Have you ever seen the ABC sitcom, Fresh Off the Boat?
I am an immigrant, or more precisely, a child of immigrants. My parents brought me to America from South Korea when I was eight.
Like in the show, mom once packed me a brown bag of Korean food for lunch. I envied Lunchables other kids unpacked in the cafeteria.
A bully called me a ch!n% in the school hallway. I reported this and he was later called into the principal’s office. I reacted with anger when teachers asked racist questions, and then I’d get called out for bad attitude. In fifth grade, I was the four-eyed Asian girl with the impossible-to-pronounce name (Ji Eun) and a bad attitude.
Suffice to say, this episode hit home for me big time. It hit a nerve still raw.
A line in a pivotal scene got me nearly teary-eyed. I might add that Eddie (the eleven year old, hiphop loving hero) gets into trouble a lot. And that right before this, his parents defended him in the principal’s office.
Mom says to Eddie, “I will never be mad at you for standing up for yourself.”
Reminded me of my mom.
Throughout my childhood, mother demonstrated her negotiation prowess with courage, grit, and moxie, while speaking broken English, raising three daughters as a single mom, and running a nail salon as a business owner.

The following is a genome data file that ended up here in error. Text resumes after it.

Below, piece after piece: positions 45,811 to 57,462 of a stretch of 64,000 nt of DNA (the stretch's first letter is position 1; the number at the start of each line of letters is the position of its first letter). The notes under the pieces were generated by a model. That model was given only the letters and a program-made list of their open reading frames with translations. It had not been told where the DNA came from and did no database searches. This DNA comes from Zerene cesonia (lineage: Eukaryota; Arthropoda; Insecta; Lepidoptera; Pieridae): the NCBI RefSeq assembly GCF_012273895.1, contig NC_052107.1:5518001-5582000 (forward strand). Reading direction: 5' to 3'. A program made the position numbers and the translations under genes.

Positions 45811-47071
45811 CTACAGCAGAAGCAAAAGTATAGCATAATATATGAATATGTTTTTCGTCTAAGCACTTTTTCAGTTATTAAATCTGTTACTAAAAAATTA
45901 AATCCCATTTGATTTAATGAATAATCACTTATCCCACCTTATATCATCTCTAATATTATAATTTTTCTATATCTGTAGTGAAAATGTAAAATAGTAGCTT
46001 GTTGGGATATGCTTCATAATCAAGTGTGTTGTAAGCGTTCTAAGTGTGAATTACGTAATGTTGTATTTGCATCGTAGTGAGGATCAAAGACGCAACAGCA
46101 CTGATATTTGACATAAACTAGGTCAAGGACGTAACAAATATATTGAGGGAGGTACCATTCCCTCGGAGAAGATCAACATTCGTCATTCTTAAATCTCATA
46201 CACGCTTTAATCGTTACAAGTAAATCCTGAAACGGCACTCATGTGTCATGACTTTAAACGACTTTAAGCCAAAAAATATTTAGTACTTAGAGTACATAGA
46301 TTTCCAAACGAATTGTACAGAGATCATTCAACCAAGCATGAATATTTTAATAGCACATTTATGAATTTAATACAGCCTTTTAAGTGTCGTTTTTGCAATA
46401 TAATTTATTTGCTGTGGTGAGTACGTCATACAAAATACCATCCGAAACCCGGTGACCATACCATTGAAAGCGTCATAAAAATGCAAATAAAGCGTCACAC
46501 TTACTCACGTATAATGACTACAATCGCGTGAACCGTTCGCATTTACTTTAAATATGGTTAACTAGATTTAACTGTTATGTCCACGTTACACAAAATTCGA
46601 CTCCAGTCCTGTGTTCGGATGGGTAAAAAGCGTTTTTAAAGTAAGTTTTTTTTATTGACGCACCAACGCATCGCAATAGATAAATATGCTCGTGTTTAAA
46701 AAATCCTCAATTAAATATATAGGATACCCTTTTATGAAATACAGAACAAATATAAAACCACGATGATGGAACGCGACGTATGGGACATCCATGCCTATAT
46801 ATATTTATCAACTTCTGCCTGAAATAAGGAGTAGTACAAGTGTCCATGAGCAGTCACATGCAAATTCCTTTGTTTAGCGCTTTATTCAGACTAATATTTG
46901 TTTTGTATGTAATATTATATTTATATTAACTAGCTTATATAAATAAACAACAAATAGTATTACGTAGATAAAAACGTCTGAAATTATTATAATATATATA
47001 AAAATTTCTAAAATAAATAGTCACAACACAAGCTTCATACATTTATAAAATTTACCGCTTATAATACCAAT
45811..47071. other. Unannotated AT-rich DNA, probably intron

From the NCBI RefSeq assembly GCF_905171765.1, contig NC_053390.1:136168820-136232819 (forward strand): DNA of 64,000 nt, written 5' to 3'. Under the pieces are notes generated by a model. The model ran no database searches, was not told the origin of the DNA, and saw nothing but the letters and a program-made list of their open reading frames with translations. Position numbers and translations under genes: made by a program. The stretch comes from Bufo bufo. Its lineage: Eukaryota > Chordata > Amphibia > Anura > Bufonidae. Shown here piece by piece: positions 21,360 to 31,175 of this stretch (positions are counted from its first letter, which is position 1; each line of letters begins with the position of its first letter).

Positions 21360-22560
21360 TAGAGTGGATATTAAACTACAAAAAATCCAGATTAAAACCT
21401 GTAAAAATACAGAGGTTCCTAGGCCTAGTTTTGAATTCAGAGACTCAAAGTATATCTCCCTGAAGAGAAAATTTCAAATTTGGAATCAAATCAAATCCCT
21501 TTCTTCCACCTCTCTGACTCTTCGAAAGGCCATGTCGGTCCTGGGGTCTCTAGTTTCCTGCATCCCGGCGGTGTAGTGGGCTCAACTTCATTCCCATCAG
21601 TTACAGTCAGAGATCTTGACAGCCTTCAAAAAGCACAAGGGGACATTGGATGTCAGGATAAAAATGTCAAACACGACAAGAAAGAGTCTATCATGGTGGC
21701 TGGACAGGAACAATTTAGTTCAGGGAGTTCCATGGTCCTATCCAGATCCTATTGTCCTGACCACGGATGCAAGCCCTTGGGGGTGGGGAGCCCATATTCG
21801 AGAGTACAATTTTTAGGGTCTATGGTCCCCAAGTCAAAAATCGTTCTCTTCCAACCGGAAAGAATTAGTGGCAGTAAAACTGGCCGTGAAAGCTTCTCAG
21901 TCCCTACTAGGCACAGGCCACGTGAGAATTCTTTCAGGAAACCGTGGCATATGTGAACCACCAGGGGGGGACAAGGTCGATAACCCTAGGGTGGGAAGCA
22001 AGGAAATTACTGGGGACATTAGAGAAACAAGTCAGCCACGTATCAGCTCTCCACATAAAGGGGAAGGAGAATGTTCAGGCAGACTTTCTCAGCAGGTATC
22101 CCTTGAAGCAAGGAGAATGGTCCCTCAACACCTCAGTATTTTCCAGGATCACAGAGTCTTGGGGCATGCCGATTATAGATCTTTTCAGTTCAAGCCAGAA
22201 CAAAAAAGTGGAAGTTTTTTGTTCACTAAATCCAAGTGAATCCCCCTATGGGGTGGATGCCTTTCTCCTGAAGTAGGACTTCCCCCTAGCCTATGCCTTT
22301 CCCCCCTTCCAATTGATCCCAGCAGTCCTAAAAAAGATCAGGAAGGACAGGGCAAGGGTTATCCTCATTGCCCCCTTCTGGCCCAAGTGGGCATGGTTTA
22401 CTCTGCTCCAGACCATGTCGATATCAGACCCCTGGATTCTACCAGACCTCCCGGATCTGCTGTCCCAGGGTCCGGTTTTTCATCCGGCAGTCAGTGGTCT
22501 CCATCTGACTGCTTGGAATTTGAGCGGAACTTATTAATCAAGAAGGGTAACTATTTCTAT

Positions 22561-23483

She was also my Monday morning quarterback when it came to negotiations, both big and small. She always found ways I could have stood up better for myself, with a sassy comeback, to bullies, teachers, anyone giving me hassle.
Until recently, I considered her notes criticism. I wasn’t clever enough to think of snappy comebacks on the spot.
It wasn’t until later that I realized her true intention was to impress upon me the importance of speaking up with confidence so that I can advocate for myself.
She gave me the most valuable lesson in negotiation prowess. Believe in myself. Act accordingly. Do it fearlessly.
Being both a first generation immigrant and a daughter of an incredibly strong immigrant woman, I’m excited to have this privilege to contribute to the awesome cause of propelling immigrant women.